“As a finish line volunteer, to see someone finish their first race or their first half marathon is so amazing. I once literally had a woman cry in my arms after she finished. I am so happy for them and happy that I can help them along that journey,” she continued.

Campbell volunteers at races once a month, and totals over 60 hours a year.  Most recently, she volunteered at the Dirty 30 ultra as an aid station worker.“ I can’t even imagine the logistics for that event! It took an army of volunteers!” she marveled as she described the complex logistics involved with getting racers bused in from the Jefferson County Courthouse parking lot, and organizing ham radio operators, multiple aid stations, medics, drop bags, event food, etc.-all with no available cell service.

For Campbell, volunteering within her community of runners is a truly rewarding experience.

“I met someone years ago who said to me that for every race or ride I do, I should volunteer. I thought that was an interesting comment and have really taken that to heart,” she said.”There will always be people who do races and never give back to the community. However, races or rides can’t be done without volunteers. I race, and I appreciate the volunteers so I think I should volunteer so others can race,” Campbell concluded.

Spotlight: Racing Underground volunteers

For a decade, Lisa Cygan and Chris Duarte have been volunteering at most of Racing Underground’s local events. A retired RN, Cygan learned about the volunteer opportunities through Racing Underground’s website, while Duarte was made aware through his experience as a past racer.”

I love helping out and working with the team of Racing Underground! And it’s fun to meet the participants before races,” said Cygan.Cygantypically volunteers for 10 events each year, while Duarte volunteers for 3-4. They both have an affinity for supporting local.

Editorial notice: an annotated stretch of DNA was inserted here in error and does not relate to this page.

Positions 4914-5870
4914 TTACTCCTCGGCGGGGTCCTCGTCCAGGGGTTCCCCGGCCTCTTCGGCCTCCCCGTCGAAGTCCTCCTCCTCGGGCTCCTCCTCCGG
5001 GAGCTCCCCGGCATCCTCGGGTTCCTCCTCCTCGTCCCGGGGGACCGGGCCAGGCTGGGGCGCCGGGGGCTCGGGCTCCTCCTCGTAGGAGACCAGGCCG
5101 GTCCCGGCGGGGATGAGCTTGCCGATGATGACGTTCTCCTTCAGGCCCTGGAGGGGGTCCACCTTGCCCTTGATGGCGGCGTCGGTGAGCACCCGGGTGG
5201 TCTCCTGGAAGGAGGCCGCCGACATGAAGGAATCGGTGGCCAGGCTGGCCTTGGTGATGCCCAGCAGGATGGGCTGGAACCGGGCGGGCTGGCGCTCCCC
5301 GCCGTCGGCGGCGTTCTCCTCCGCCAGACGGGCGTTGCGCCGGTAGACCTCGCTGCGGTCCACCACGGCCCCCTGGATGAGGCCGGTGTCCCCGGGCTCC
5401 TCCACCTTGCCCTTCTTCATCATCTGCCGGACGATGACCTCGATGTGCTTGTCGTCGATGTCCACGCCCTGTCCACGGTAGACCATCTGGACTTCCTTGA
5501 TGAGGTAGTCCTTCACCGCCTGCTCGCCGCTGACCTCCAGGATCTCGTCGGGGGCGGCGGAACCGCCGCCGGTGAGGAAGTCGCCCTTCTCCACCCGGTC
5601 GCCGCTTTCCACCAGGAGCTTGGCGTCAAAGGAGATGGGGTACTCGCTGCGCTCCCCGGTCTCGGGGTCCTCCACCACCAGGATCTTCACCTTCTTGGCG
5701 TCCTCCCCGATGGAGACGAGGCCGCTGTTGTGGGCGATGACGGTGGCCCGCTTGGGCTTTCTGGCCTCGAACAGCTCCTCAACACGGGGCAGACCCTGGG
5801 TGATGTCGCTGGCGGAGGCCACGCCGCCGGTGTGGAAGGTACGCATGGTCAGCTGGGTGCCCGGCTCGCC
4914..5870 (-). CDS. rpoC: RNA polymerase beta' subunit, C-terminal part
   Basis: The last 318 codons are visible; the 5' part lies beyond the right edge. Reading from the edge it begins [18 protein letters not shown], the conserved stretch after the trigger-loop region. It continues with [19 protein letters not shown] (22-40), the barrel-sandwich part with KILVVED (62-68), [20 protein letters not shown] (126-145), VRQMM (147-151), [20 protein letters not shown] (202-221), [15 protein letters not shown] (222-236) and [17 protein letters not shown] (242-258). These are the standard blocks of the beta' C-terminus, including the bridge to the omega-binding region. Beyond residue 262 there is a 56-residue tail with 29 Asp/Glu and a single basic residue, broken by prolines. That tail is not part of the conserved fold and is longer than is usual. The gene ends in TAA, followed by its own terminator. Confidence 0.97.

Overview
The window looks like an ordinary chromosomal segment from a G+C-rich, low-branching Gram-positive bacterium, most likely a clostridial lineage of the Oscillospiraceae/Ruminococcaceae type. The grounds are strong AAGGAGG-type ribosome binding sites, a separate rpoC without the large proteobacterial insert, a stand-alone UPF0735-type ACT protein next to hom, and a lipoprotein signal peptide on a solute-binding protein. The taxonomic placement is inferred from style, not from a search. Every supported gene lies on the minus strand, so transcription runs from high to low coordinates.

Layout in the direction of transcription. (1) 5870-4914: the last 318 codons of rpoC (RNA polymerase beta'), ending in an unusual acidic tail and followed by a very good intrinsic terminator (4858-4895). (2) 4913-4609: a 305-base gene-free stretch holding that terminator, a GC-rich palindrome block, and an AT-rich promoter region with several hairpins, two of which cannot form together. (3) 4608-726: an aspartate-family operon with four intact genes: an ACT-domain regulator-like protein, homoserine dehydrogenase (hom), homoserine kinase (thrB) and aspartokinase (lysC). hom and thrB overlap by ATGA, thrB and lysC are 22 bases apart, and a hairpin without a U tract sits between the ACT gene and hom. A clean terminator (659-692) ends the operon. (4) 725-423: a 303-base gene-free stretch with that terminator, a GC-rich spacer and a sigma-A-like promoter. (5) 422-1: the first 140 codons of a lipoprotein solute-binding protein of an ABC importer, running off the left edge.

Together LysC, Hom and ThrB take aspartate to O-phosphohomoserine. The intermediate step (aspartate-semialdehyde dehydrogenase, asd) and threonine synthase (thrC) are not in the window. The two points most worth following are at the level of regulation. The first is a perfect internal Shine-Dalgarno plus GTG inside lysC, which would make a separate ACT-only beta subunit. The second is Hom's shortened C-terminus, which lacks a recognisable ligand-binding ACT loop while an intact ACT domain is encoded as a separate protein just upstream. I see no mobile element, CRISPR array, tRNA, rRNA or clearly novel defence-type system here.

Himself a past racer, Duarte’s motivation to volunteer is to help organizers; “especially local ones like Racing Underground.” In addition, Cygan especially enjoys helping at courses she is familiar with.

“I love the Littlefoot triathlon! I train at the park where it is held, so I am comfortable there,” she said.Each volunteer has favorite assignments. For Duarte, he usually does registration pick up, traffic director, and parking aid. Cygan lists packet pick up, registration, or timing chip hand out as favorites; with occasional awards and clean up. Volunteer perks? Free race entry (which isn’t always used), grabbing the closer parking spots, and hot cocoa.

Become a Racing Underground volunteerIndividuals or groups interested in volunteering can contact Racing Underground via email at [email protected].

Volunteers can receive pay (youth groups of 20 or so are paid $750 for their time, individuals $35), or a comp into a future Racing Underground event.

Volunteers will usually be assigned as course marshals. Back up timers, food and packet pickup, and parking are also essential functions. Volunteer assignments are usually confirmed the week prior to race day.